Research & Conference Presentations are all Part of My Niagara Experience

by Jade Bloom on July 8, 2015

Jade Bloom, a graduate teacher education student, describes her experiences presenting at the 2015 Canada International Conference on Education, with Dr. Paul Vermette

Last week, I was lucky enough to have had the opportunity to join Dr. Vermette, one of the professors in the Graduate Education department at Niagara University, at the Canadian International Conference on Education (CICE) in Mississauga, Canada. As a Master’s student in Dr. Vermette’s class, I became fascinated with the idea of incorporating Cooperative Learning into the classroom. Cooperative Learning is an educational approach in which students work together towards a common goal. This type of approach, which forces students to work as a team, has proven to increase students’ academic performance, motivation, and overall experience as a learner.

I was honored when Dr. Vermette asked if I would co-present with him on Cooperative Learning at CICE. We decided to apply as workshop presenters and submitted an abstract outlining the purpose of our workshop, as well as how we would fill the ninety minutes. We were thrilled to find out that, out of the many applicants, we had been chosen to present a workshop at CICE! We also just learned today that we won "best workshop" at CICE!

I have presented talks at conferences before, however, this was my first experience presenting a workshop. There were fifteen people in our workshop, which we separated into five groups of three. We started the workshop off by explaining what Cooperative Learning is and why it is so important. We spent the rest of the workshop practicing Cooperative Learning strategies that could be incorporated into high school and higher-level classes. We also had the participants reflect on their own applications of Cooperative Learning and helped them brainstorm ways to engage students using this approach.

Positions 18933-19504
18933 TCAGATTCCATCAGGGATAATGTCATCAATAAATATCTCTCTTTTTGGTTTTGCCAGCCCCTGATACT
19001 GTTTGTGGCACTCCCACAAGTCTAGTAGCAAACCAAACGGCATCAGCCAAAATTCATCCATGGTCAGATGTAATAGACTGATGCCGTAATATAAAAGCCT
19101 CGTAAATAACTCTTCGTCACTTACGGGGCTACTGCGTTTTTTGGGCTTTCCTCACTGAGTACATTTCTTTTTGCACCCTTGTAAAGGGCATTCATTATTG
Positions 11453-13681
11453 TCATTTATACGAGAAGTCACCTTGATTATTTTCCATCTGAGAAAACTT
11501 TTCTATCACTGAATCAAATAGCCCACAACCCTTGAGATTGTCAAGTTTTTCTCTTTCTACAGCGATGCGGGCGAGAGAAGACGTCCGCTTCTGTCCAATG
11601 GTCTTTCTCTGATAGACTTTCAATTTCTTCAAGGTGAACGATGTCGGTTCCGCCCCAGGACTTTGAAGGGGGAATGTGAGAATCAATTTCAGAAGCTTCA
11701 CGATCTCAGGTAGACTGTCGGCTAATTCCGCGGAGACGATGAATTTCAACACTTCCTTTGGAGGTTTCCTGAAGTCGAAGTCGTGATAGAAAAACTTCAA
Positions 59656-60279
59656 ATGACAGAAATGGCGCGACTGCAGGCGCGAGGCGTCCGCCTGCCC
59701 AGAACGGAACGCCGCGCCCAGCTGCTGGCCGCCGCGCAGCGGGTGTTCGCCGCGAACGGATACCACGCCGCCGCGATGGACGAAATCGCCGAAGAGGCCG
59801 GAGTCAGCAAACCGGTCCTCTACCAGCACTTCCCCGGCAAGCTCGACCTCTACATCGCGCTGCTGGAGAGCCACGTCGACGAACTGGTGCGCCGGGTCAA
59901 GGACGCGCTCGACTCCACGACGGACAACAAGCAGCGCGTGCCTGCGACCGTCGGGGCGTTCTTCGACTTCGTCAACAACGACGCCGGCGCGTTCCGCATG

The participants seemed to love the workshop! One of my favorite things about it was watching the groups develop a sense of unity. They worked together for the entire ninety-minute workshop. These were people who did not know each other prior to the workshop but seemed to be very comfortable with each other by the end. In my opinion, this was further proof that Cooperative Learning builds relationships among students that would not necessarily interact otherwise. In today’s world, diversity is more common than ever. Students must learn how to work with people from difficult cultures and backgrounds. I think that the participants realized, through their experience in our workshop, how beneficial it could be to their students to incorporate Cooperative Learning into their classroom – not only for improving the academic performance of their students but also for helping them develop life skills.

I really enjoyed my experience at CICE. I listened to wonderful and informative presentations about education and gained new knowledge that I will use to become a better teacher. I also had the opportunity to meet amazing people from all over the world! Networking is one of the most important things about attending a conference. You never know whom you will meet so it is always important to make a good impression and not be afraid of introducing yourself to others. I think it is extremely important that graduate students step out of their comfort zones and apply to present at a conference because it is an incredible opportunity to share your research with others, gain new knowledge, meet new people, and become more skilled in your field. I look forward to my next conference presentation!

For more information about Niagara's M.S.Ed. in secondary education, contact Dr. Alice Kozen via email or at 716.286.7386!